Hearing Tomorrow on How to Kill a Democracy

In this update: 1. Assembly committee holding hearing on anti-disclosure bill 2. Sand mining power grab knocked off fast track 3. Wisconsin members of Congress relying heavily on PAC donations Hearing Tomorrow on How to Kill a Democracy

Email date: 10/28/13

In this update:
1. Assembly committee holding hearing on anti-disclosure bill
2. Sand mining power grab knocked off fast track
3. Wisconsin members of Congress relying heavily on PAC donations

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Assembly committee holding a hearing on anti-disclosure bill
An Assembly committee is having a public hearing tomorrow morning on proposed legislation that would eliminate the reporting of who employs campaign donors in Wisconsin. This is a companion bill to Senate legislation that received a hearing on October 3, at which the Democracy Campaign testified in opposition.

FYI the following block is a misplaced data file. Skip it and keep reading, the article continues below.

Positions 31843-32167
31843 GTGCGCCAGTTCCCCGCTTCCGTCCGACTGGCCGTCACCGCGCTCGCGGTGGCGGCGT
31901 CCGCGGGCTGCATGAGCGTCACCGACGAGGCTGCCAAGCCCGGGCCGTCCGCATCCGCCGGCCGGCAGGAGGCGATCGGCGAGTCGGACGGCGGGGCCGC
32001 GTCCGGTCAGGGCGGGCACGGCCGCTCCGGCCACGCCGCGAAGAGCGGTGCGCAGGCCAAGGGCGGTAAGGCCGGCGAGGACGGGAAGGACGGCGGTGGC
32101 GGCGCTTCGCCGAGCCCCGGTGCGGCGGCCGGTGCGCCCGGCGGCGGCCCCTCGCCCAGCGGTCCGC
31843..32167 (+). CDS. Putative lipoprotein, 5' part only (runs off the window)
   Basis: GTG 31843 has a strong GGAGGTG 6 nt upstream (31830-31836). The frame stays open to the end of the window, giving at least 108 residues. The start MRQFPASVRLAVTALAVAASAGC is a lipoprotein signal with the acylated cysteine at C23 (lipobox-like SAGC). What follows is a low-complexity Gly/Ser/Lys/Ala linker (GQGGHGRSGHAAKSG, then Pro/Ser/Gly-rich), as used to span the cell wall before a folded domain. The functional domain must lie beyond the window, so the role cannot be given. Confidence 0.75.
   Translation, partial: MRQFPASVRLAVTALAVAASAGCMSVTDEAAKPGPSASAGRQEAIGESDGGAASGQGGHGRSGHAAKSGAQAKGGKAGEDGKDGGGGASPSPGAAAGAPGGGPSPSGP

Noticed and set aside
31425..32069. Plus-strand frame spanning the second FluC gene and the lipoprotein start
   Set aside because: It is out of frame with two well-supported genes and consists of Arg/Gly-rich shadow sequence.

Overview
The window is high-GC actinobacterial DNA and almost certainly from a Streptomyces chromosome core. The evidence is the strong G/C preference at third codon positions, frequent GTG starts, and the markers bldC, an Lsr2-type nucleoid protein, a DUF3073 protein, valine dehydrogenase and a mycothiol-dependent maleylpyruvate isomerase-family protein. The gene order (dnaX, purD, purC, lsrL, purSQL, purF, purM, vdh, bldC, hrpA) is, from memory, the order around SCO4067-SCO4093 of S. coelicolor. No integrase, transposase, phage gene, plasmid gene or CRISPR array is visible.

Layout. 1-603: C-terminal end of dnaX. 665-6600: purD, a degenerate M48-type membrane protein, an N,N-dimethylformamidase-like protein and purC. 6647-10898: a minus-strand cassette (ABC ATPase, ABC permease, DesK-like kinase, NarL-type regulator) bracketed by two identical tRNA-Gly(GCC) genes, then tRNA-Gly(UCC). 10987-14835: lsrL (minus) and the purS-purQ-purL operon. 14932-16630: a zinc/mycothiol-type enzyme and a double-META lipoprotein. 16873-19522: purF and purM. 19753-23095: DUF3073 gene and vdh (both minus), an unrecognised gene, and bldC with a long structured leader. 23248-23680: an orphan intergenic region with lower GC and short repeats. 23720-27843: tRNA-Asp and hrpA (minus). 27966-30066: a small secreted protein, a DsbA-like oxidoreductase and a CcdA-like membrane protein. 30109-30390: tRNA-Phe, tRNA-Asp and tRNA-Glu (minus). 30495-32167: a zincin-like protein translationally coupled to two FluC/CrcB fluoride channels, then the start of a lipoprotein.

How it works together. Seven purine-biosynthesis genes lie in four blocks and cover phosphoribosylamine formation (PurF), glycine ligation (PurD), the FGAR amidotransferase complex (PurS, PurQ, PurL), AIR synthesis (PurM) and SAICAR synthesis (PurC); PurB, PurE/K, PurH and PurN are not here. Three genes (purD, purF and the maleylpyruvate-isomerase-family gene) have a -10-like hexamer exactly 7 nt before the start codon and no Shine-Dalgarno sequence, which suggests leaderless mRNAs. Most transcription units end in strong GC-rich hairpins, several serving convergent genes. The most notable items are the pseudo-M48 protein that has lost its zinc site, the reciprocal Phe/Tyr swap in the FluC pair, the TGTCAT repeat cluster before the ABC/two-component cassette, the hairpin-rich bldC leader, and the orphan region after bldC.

In a commentary under the headline “How to Kill a Democracy,” Milwaukee journalist Bruce Murphy summed up the proposal’s aim as “ending transparency in campaigns.”

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Sand mining power grab knocked off fast track
Despite determined efforts to make sure as few ears as possible heard the powerful personal stories of western Wisconsin residents worried about the effects of sand mining on everything from their health and peace of mind to their property values and local roads, a few key senators have distanced themselves from the attempt to seize local control over mining operations and the legislation’s author is acknowledging that it will not come up for a vote until at least 2014.

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Wisconsin members of Congress relying heavily on PAC donations
Public approval of Congress has hit rock bottom in the wake of the government shutdown. That hasn’t stopped special interest political action committees from showing them the love. In fact, PACs are about the only place Wisconsin’s congressional delegation can find any signs of approval. And they are every politician’s favorite kind of signs . . . dollar signs.